Starting around the 1920s, Jacques Cartier took inspiration from Indian design and popularized a style of jewelry design using an interesting combination of colored stones: rubies, emeralds, and sapphires, sometimes accented with white diamonds. The colored stones might be faceted, cabochon, or carved, and the motif was often nature-themed. The distinctive combination of red, green, and blue stones would later become known as 'Tutti Frutti'. Tutti Frutti wasn't huge in tiara design, but one important example is this bandeau tiara which belonged to Edwina Mountbatten, wife of Lord Louis Mountbatten.
The Mountbatten Tutti Frutti Bandeau
Designed by Cartier of course, the Mountbatten bandeau is typical of the Tutti Frutti style. The sapphires, rubies, and emeralds are carved and probably came from India; they act as fruit and leaves on the branches of a diamond-set tree. The platinum tiara can be worn in true bandeau fashion across the forehead, and breaks into two separate bracelets. (It has been photographed used as two bracelets, but I'm not aware of an example of it in use as a bandeau.) It was made in October 1928 and purchased the following month for £900. Edwina Mountbatten (1901-1960), later the Countess Mountbatten of Burma, was known for her fashionable dressing (among many other things), so of course her jewelry was right on trend. She and her husband would later serve as Viceroy and Vicereine of India, adding significance to the Indian inspiration of this design.
Edwina Mountbatten wearing some of her other jewels, and a close up of the bandeau
Proper Tutti Frutti jewelry made by Cartier in the heyday of the style is extremely valuable and routinely grabs high prices at auction today. The value of the Mountbatten Tutti Frutti Bandeau was brought into the news in 2004, when the British government placed a temporary export ban on the piece. The law allows them to do that for items of particular significance to keep them from leaving the country; apparently the bandeau had left the Mountbatten family and was about to change hands again and be exported. This piece is valuable because it is Cartier in this particular style, but also because it was made for Cartier by English Art Works in London. The company was set up by Cartier and staffed exclusively by British craftsmen, providing important jobs for a struggling British industry and allowing British customers to buy without feeling unpatriotic for purchasing from a French company. Thus, the Mountbatten Tutti Frutti Bandeau has great significance to British jewelry making history. A suggested value of £300,000 was set. The ban apparently worked: in 2008, it was loaned to the permanent jewelry exhibit at the Victoria & Albert Museum.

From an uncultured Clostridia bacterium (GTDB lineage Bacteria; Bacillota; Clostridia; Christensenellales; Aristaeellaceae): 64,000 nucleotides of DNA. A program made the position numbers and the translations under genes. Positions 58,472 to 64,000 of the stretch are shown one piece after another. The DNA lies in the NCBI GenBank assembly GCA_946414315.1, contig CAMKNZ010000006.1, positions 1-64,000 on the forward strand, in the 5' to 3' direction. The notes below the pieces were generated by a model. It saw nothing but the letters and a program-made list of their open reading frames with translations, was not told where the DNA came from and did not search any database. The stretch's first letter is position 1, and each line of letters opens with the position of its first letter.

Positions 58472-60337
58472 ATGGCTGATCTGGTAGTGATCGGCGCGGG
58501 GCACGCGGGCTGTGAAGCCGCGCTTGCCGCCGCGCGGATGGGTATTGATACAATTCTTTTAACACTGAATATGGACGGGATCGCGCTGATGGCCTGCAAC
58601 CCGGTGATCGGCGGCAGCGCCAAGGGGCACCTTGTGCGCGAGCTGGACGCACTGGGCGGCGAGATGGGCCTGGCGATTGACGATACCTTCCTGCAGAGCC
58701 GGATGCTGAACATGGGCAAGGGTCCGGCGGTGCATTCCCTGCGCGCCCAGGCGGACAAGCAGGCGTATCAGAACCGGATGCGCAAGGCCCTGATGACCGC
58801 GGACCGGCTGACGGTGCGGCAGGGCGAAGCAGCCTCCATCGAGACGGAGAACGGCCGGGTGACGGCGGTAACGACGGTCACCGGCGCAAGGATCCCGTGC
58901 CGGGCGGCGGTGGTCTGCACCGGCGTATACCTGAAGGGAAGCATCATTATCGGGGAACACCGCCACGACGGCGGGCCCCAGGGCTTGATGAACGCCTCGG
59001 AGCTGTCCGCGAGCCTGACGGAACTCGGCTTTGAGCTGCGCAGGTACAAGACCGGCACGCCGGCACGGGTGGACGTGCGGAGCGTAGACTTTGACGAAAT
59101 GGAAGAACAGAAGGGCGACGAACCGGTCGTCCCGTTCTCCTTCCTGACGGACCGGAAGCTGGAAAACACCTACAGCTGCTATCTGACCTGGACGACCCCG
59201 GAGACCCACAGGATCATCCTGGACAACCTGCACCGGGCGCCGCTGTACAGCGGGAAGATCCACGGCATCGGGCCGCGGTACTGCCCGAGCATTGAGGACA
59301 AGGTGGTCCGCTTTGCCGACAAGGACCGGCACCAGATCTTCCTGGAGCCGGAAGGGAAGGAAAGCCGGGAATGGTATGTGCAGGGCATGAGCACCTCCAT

Máxima and her necklace
We don't see a tremendous amount of this style in use by today's royal houses. The best example of tutti frutti style jewelry (likely not Cartier, but the style) we see on the royal beat today is a necklace and bracelet set from Queen Máxima's collection. This is a love it or hate it style, I think, and while I wouldn't want it to see it all the time, as an interesting accent piece I love it. And I'd love to see someone give a tiara like this a try!

Love it, or hate it?

Photos: WikiCollecting/NPG/V&A/CBS

Royal Outfit of the Day: February 13

Queen Silvia attended the Semper Opera Ball in Dresden, wearing a repeated Jacques Zehnder apricot and gold brocade gown.
Silvia's worn this dress before, to both Crown Princess Victoria's pre-wedding dinner and the Nobel Prize ceremony in 2011, and it's always classic Silvia elegance. But check the necklace and earrings this time. A jewelry collection large enough to allow her to perfectly match an apricot gown? Respect, Sil. Respect.

Photos: Getty Images

12 February 2014

Royal Outfit of the Day: February 12

Video, above: The Duchess of Cambridge attended a gala at the National Portrait Gallery wearing a repeated dark blue Jenny Packham gown with the diamond Nizam of Hyderabad Necklace, on loan from the Queen's collection, and a pair of diamond earrings she's worn several times.
The last time we saw this dress, many of you cried out for a necklace, and voilà - here ya go! This is an interesting loan from the Queen, one of her wedding presents and a necklace she's continued to wear over the years. (For more on the piece and its history, click here for the Jewel Vault.) My verdict? Dress: Love! Diamonds: YAY! Hair: Let's talk about the diamonds again!
Here's Kate, the center part of her necklace (all that lovely detail does get a bit lost when in use), and her gown. Click here for another video - diamonds are always worth seeing in action. Pictures for your in depth exploration here, here, or here.

Photos: ITN/Royal Collection/Jenny Packham

11 February 2014

Royal Outfit of the Day: February 11

Various royals have been attending the Winter Olympics in Sochi, Russia, including the Princess Royal, who is an IOC member.